BEIRUT — A group of protestors stormed into the Social Affairs Ministry Friday demanding to meet Minister Hector Hajjar, who spoke with them before holding an impromptu press conference.
Here’s what we know:
• According to local media outlets, the protestors removed a picture of President Michel Aoun and hung in its place a banner of the October 17 revolution. “Where is the awaited ration card program?” one protestor said referring to the fact that the ration card program, which was meant to provide assistance to the most vulnerable families simultaneously with the lifting of subsidies, is long-delayed in being implemented.
• Videos also showed protestors shouting at Hajjar and ridiculing him as he was attempting to answer their questions, after which he retreated to his office and spoke to the press.
• Speaking to the press, Hajjar said that he is going to meet today with Parliament Speaker Nabih Berri and ask him for an “exceptional approval” to start the registration process for the World Bank-funded Emergency Social Safety Net cash assistance program and the government's ration card program on Dec. 1.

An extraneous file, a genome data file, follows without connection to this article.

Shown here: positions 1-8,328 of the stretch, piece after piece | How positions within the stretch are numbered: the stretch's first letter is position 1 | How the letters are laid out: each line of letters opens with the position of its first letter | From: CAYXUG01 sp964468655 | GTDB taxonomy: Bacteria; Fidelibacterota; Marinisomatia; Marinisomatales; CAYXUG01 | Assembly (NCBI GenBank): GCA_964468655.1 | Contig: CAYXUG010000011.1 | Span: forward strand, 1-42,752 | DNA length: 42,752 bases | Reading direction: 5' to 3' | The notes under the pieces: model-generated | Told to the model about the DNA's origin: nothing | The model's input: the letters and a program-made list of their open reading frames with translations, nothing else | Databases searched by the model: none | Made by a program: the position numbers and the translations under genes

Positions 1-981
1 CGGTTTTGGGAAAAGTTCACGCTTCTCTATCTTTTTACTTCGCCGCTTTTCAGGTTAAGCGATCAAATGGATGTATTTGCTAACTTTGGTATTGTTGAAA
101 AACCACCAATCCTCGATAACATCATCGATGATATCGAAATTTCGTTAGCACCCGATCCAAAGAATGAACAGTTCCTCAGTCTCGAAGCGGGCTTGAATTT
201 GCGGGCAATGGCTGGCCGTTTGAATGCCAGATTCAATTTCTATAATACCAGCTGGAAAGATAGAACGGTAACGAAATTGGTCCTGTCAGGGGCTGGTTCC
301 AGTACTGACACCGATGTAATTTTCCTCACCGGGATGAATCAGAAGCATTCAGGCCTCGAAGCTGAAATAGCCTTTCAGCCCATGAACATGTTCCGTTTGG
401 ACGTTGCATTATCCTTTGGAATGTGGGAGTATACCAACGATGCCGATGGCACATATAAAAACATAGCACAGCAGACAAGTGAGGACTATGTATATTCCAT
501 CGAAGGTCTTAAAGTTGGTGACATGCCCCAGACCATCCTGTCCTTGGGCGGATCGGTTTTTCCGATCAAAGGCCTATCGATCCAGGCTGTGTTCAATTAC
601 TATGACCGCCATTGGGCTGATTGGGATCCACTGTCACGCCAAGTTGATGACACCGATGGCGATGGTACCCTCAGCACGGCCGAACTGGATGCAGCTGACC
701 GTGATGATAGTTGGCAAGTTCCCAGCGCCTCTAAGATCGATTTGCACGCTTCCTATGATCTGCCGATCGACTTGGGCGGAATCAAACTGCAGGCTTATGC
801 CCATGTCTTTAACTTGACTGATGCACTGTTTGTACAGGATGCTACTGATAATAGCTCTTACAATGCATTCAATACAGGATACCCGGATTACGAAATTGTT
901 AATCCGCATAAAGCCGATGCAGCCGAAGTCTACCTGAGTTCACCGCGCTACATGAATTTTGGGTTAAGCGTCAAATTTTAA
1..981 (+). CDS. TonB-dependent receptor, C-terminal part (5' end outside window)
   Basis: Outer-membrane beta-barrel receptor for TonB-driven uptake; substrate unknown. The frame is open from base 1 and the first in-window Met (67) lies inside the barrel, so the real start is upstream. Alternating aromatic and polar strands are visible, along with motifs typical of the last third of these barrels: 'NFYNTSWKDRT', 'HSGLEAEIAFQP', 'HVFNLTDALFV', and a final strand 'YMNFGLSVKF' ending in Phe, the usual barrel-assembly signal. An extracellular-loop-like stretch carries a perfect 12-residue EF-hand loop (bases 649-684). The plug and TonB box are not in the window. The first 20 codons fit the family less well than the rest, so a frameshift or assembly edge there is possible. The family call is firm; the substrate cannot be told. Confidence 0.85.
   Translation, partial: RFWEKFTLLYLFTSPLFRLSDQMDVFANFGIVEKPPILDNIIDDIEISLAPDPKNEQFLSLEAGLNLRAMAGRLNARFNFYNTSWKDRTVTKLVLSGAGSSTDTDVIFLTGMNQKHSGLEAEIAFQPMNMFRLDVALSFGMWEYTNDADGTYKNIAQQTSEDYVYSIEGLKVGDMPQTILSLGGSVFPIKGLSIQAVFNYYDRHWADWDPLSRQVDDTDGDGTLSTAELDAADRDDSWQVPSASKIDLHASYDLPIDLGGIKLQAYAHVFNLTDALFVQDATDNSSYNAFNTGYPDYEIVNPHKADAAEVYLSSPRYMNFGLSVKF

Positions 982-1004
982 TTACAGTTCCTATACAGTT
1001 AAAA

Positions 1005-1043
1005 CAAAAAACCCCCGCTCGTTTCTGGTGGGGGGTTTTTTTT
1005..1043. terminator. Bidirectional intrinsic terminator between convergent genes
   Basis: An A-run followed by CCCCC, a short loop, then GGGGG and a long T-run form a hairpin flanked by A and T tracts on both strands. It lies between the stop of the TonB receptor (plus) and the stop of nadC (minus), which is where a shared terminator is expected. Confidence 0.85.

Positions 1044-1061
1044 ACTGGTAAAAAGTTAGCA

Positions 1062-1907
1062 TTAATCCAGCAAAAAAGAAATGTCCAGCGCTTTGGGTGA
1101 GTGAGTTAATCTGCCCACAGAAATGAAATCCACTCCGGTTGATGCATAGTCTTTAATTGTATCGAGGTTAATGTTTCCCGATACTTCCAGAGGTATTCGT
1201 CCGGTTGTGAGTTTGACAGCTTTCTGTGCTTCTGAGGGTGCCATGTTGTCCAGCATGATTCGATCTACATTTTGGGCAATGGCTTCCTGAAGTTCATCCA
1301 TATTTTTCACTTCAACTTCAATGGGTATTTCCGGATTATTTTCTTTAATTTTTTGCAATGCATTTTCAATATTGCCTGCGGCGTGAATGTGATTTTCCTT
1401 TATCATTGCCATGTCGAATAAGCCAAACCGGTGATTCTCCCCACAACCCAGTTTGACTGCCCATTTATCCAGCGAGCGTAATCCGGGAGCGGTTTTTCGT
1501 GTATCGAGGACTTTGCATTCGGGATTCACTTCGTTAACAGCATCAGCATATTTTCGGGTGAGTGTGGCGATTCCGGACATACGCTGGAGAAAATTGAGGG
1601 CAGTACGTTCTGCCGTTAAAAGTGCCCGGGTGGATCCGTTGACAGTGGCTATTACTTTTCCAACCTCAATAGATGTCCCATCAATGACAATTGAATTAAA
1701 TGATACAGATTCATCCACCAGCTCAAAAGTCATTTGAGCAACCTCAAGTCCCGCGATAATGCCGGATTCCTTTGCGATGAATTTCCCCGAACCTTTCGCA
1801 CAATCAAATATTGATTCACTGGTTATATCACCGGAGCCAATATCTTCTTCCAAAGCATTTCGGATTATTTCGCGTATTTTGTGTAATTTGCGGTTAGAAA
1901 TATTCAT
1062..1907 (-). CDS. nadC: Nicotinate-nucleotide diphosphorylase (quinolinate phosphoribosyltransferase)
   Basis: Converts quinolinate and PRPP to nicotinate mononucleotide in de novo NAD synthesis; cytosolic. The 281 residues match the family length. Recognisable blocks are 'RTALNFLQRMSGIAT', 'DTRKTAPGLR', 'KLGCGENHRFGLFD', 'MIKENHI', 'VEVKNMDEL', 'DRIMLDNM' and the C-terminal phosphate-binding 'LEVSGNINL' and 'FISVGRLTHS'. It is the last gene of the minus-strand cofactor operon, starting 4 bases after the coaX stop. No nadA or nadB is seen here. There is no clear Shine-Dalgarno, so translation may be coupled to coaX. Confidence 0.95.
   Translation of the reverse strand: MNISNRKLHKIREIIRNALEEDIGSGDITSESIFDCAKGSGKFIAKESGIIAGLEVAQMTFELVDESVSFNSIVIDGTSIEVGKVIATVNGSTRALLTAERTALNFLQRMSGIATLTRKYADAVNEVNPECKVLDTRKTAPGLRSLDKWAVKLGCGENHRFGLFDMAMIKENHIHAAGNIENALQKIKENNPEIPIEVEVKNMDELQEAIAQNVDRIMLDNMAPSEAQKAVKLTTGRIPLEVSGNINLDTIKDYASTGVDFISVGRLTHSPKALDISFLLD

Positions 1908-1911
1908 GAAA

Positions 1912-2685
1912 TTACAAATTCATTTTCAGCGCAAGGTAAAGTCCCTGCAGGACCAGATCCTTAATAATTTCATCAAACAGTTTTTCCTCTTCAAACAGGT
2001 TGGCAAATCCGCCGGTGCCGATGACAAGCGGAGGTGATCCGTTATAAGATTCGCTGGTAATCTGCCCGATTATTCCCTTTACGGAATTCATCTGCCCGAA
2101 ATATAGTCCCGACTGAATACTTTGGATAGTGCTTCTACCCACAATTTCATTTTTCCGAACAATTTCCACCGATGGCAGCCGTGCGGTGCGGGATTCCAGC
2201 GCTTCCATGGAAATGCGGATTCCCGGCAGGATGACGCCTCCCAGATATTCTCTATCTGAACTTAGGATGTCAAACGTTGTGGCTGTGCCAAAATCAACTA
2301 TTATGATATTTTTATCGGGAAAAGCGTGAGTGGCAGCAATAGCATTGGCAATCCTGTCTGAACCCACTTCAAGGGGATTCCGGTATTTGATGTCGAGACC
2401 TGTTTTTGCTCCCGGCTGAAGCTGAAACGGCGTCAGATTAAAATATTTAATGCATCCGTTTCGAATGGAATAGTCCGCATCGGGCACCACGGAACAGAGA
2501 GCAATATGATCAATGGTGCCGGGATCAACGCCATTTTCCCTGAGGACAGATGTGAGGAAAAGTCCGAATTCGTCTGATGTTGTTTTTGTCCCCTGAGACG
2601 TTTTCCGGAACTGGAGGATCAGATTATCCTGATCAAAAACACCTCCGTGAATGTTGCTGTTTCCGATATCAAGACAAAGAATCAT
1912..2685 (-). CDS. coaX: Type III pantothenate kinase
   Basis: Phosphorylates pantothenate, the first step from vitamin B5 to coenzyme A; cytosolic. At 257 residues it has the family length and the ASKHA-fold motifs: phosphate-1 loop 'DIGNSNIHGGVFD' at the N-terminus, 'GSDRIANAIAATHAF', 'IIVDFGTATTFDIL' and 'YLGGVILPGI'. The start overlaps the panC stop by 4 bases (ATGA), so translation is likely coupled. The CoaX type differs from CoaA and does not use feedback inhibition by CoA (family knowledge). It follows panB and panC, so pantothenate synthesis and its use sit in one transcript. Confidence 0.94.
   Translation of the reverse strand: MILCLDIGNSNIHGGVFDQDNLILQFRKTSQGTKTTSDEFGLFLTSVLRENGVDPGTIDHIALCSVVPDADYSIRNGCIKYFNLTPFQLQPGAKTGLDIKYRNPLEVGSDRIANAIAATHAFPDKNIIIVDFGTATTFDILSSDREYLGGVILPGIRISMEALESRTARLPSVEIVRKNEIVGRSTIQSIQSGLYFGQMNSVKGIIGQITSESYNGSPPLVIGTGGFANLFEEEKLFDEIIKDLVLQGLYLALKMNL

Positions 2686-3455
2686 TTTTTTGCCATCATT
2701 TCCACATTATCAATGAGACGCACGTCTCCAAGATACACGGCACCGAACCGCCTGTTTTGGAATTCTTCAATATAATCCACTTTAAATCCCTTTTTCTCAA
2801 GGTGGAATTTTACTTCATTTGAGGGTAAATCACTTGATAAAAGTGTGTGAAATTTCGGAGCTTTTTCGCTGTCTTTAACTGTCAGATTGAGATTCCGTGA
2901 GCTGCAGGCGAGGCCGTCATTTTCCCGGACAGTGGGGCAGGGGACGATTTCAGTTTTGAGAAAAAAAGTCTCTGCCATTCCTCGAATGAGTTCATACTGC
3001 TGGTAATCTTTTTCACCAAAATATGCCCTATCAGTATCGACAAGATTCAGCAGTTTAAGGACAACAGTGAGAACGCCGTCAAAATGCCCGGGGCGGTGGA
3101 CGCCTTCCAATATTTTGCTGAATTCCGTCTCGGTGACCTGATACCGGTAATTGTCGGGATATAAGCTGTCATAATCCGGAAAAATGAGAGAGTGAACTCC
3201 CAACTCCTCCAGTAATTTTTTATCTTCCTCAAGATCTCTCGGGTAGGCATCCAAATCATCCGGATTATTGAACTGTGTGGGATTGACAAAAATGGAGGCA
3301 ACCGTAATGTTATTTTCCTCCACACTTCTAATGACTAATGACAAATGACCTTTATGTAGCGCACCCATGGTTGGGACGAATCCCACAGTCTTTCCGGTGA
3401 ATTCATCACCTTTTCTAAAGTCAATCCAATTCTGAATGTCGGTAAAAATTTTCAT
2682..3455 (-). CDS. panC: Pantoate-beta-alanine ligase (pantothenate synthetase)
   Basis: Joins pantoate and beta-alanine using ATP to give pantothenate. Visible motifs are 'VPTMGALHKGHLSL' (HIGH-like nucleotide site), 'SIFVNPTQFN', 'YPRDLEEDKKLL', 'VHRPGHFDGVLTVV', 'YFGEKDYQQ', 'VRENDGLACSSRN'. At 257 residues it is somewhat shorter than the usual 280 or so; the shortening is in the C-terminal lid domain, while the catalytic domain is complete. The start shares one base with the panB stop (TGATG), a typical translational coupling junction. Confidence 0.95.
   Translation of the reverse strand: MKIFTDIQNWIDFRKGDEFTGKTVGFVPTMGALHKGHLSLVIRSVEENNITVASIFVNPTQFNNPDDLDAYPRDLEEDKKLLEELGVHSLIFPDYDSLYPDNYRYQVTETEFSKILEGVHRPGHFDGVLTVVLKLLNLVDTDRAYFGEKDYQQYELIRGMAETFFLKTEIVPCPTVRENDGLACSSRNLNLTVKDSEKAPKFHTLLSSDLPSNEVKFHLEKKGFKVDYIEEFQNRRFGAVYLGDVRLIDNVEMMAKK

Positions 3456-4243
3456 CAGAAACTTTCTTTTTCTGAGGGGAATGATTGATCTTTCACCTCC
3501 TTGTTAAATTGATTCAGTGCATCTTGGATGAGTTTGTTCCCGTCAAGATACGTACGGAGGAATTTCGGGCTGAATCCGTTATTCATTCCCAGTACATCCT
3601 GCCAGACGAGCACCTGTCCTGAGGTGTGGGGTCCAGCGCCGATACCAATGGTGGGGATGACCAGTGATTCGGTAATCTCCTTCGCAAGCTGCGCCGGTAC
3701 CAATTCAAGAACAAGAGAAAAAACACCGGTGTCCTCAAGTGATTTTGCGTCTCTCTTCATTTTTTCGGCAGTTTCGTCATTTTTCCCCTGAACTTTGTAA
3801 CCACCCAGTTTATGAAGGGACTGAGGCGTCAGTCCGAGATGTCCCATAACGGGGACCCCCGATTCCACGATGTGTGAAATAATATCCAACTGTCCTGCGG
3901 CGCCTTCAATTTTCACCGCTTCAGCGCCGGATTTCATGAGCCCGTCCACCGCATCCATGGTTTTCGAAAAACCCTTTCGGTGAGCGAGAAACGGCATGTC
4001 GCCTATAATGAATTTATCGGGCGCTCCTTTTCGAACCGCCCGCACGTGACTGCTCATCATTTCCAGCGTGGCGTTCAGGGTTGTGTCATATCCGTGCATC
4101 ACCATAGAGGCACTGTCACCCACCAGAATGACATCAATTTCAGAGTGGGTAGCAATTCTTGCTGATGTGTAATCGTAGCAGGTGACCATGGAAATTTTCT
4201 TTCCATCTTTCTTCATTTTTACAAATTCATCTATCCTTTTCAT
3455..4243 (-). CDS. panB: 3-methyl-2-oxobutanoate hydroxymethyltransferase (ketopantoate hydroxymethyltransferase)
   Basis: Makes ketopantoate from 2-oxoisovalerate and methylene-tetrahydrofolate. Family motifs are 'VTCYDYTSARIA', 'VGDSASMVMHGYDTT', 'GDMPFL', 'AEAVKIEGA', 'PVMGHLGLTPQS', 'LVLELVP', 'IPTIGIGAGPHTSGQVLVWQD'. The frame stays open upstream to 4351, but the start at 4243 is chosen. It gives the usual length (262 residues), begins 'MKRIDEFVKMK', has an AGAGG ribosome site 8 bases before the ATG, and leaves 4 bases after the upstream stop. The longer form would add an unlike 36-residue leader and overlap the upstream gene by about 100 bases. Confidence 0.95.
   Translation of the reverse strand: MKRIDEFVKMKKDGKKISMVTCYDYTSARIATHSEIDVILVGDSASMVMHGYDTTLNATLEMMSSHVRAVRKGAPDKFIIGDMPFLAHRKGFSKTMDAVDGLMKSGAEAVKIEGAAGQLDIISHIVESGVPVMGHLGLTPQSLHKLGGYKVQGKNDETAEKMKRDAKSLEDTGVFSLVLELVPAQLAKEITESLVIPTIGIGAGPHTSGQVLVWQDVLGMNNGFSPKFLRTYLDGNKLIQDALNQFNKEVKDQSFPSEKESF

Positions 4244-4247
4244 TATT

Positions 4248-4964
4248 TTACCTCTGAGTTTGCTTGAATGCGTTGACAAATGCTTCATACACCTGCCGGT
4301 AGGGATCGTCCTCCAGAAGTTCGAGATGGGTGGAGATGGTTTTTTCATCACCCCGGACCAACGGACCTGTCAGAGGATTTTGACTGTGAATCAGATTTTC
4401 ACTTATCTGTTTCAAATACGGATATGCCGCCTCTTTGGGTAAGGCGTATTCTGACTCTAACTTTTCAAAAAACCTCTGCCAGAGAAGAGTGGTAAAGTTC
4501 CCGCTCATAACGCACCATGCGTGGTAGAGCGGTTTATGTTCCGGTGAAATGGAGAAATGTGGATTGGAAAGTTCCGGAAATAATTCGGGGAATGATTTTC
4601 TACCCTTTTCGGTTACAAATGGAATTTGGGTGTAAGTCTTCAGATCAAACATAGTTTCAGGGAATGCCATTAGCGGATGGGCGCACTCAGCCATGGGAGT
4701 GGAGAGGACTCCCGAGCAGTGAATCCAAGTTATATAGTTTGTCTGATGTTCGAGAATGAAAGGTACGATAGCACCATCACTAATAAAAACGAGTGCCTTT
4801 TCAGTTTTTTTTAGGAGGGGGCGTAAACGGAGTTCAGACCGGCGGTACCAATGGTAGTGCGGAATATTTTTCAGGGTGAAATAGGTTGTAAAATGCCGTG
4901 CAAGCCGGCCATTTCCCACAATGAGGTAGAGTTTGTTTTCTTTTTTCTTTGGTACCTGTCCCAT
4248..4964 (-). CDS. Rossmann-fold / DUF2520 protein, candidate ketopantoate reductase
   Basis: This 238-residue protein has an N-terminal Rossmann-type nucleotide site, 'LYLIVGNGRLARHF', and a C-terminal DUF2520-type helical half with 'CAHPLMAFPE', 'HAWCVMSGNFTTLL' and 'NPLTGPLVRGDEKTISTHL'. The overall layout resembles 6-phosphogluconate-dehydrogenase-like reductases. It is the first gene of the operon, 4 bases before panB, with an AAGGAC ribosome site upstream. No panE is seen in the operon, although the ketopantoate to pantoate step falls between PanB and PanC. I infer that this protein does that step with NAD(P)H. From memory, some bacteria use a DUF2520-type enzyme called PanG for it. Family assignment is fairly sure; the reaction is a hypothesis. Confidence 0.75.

• Hajjar also said that he is working on securing the funding for the ration card program with the World Bank which according to Hajjar expressed interest in funding the program. However, World Bank officials have said they would not finance the government ration card before the ESSN program is up and running.
• Parliament was supposed to approve required amendments to the law authorizing the ESSN program late October before the parliamentary session was suspended amid a dispute over electoral law amendments and quorum rules.
• The registration for the ration card program was announced by the previous government in September and was supposed to begin Sept. 15 but has not yet launched. On the other hand the ESSN program, which would also provide cash assistance to needy households, was approved by the World Bank in January and initially approved by the Parliament in March, but has been held up since then due to a series of procedural issues, including amendments to the agreement made by Parliament that were not approved by the World Bank.